BEIRUT: Pharmacists are expressing alarm at the wave of robberies and attacks targeting pharmacies across Lebanon, particularly those that remain open at night. Security reports cited over eight cases of theft and assault on pharmacies in the past two months.
In the latest attack, pharmacist Wissam Khatib escaped a kidnap attempt near his pharmacy in the Bekaa Valley town of Zahle late last month after he was mugged.
In a bid to pressure authorities to protect pharmacies, the Order of Pharmacists called on pharmacies to close their businesses from noon to 1 p.m. Tuesday, vowing to lengthen the protest if its demands were not met.
But pharmacists in Beirut seemed divided over the effectiveness of the move, as many did not adhere to the strike order.
“I will not close my pharmacy because such a move will have no effect,” said pharmacist Joumana Sinno shortly before noon.
“I say this though my pharmacy was once attacked by a man. He threw all the products displayed on the floor and cursed me because I refused to sell him a medication. He said: ‘I don’t care if you call the police,’” Sinno said, interrupted by clients at her pharmacy in the Beirut neighborhood of Barbour.
Sinno added that one ideal solution to protect pharmacies would involve adopting an alarm system, whereby a pharmacist can push a button notifying a nearby police station in the event of an attack. But Sinno said that closing pharmacies for one hour was unlikely to protect pharmacies.
Although he did not hear about the call for a strike, the owner of a nearby pharmacy said he would close his shop to support his colleagues, who have been the victims of theft.
“Our colleagues are being assaulted and I should show solidarity,” he said. “We are a very important sector that can ramp up pressure on authorities if we strike,” he added, requesting to remain anonymous.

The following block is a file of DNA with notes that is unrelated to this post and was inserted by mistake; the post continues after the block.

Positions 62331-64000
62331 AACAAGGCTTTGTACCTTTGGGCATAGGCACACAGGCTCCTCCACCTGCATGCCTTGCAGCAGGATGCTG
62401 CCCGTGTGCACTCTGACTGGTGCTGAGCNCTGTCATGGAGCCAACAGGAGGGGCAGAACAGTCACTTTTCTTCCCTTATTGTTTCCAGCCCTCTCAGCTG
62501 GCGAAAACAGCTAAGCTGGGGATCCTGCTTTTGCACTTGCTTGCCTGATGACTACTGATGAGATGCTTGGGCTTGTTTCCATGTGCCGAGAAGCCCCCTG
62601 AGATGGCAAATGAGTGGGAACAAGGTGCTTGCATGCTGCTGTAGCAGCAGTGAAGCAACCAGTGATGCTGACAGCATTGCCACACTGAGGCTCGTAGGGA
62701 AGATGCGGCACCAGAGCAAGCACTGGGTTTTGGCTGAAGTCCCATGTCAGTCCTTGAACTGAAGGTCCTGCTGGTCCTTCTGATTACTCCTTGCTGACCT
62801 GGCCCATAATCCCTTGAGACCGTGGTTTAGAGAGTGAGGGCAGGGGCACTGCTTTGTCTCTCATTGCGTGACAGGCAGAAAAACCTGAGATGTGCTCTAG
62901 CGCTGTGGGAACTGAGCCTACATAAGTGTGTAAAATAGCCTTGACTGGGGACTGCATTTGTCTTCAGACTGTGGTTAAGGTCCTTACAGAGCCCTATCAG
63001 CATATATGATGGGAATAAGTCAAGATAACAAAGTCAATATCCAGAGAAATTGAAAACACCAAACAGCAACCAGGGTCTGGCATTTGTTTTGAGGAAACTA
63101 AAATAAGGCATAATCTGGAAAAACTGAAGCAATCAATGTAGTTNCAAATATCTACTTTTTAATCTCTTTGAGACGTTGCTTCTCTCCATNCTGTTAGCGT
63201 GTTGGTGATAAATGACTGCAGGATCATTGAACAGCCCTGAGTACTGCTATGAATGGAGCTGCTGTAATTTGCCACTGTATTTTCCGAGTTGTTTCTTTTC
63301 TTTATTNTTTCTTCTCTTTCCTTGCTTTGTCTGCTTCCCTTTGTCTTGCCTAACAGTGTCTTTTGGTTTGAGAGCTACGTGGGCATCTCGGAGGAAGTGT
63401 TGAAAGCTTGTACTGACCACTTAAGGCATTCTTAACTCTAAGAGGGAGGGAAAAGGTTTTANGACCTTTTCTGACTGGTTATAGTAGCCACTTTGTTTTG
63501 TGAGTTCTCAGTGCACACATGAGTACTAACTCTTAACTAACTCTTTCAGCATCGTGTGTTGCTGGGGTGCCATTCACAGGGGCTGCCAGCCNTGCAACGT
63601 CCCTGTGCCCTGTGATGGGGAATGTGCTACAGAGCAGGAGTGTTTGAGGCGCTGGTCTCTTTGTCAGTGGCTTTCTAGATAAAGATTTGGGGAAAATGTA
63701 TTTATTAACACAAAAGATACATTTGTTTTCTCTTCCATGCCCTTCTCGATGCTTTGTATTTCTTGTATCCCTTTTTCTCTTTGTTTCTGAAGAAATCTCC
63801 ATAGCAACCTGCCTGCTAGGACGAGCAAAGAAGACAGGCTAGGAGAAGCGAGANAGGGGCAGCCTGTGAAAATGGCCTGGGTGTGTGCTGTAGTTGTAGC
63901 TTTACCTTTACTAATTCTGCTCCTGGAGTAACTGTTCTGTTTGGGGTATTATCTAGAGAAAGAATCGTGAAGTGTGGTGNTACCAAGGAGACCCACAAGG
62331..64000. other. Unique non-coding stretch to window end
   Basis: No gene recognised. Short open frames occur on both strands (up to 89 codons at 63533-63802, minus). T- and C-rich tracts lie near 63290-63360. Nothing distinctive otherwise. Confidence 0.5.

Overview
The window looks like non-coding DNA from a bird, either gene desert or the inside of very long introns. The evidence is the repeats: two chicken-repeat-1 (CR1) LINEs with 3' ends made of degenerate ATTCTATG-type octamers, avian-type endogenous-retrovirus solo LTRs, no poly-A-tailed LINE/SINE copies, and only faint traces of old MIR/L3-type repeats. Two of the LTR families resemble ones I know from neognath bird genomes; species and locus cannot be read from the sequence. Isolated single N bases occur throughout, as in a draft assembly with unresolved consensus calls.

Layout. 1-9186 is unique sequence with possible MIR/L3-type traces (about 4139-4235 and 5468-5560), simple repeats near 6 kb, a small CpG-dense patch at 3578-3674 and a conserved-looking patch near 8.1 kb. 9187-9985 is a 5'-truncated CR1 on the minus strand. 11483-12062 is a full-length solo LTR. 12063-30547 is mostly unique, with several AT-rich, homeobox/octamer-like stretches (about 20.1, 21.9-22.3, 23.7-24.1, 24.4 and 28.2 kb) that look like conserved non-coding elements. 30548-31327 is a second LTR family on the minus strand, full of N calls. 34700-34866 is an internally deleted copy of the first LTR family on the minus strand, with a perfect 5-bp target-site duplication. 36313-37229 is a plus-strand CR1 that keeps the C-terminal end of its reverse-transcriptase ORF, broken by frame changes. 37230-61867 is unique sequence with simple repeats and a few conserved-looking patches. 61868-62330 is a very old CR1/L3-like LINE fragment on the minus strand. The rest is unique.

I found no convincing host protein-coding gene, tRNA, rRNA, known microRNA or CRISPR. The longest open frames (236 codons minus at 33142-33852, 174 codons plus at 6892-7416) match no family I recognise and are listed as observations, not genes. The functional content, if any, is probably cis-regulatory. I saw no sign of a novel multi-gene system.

But a pharmacist working for the Itani Pharmacy in Corniche al-Mazraa said interrupting work for one hour would not fare well for business.
“Sales are already slowing down and closing for one hour would not make a positive change. I heard about the call for strike yesterday on TV but did not take it seriously,” said the woman, who also requested to remain anonymous. She said that, in principle, authorities in Lebanon should work to protect pharmacies but that it was unlikely that this would happen.
Very few pharmacies in the Ashrafieh district heeded the call to strike. “We checked with other pharmacists in the area and they all said they are not closing, so we decided not to close,” said a pharmacist who works for Berty Pharmacy in the neighborhood.
As far as pharmacy manager Gerard is concerned, no change can come from the strike, even if pharmacies closed for 15 days. “There will still be thieves.”
Closing pharmacies across Lebanon for one day rather than only an hour would “shake Lebanon,” according to Nariman, a pharmacist in Ashrafieh. “In that case, people would have no place to buy medicine, and this would achieve the goal,” she added.
Nariman said the owner of the pharmacy she worked for did not ask her to close the pharmacy. “One hour does not make a difference.”
Antoine Badaro, who owns a pharmacy nearby, said that the state does not have enough security personnel to protect pharmacies.
“Every official has five bodyguards, many of whom serve as cooks for their families; authorities lack enough personnel,” Badaro said.
“Yesterday, they told us that we should close. Okay we were closed today and sick people [who want to buy medication] were irritated. But did this bother the thief?” Badaro asked.
Badaro added that not a single pharmacist would abide by an order to close for an entire day.
For his part, the head of the Order of Pharmacists Rabih Hassouna acknowledged that there were pharmacists who did not strike.
“After all, this was a symbolic move, some pharmacies closed and some did not,” Hassouna said.
Asked about complaints by some pharmacists that the move was ineffective and should have been better prepared, Hassouna said he respected all opinions.
“What preparation does a call for closing from 12 p.m. to 1 p.m. require?” he said.
“This was a move aimed at a delivering a certain message, we have yet to start with the escalatory measures,” he said.
Hassouna refused to give details on the measures. “Let’s not jump the gun ... but I say that authorities should take measures to preserve the security of pharmacies.”
Helen, a client at a pharmacy, said some people would be severely affected if pharmacies went on strike for an entire day.
“I won’t feel it because I buy my medication every month, but what will the people in emergencies do?” she said.